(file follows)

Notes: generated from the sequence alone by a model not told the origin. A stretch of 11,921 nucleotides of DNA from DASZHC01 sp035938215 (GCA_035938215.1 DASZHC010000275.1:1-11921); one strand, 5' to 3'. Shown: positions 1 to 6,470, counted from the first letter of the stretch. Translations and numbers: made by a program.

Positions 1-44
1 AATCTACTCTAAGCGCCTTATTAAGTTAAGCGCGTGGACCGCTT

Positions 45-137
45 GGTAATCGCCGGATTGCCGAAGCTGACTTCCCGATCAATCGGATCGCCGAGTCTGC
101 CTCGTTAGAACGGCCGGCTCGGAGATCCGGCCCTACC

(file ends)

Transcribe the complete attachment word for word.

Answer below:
Notes: generated from the sequence alone by a model not told the origin. A stretch of 11,921 nucleotides of DNA from DASZHC01 sp035938215 (GCA_035938215.1 DASZHC010000275.1:1-11921); one strand, 5' to 3'. Shown: positions 1 to 6,470, counted from the first letter of the stretch. Translations and numbers: made by a program.

Positions 1-44
1 AATCTACTCTAAGCGCCTTATTAAGTTAAGCGCGTGGACCGCTT

Positions 45-137
45 GGTAATCGCCGGATTGCCGAAGCTGACTTCCCGATCAATCGGATCGCCGAGTCTGC
101 CTCGTTAGAACGGCCGGCTCGGAGATCCGGCCCTACC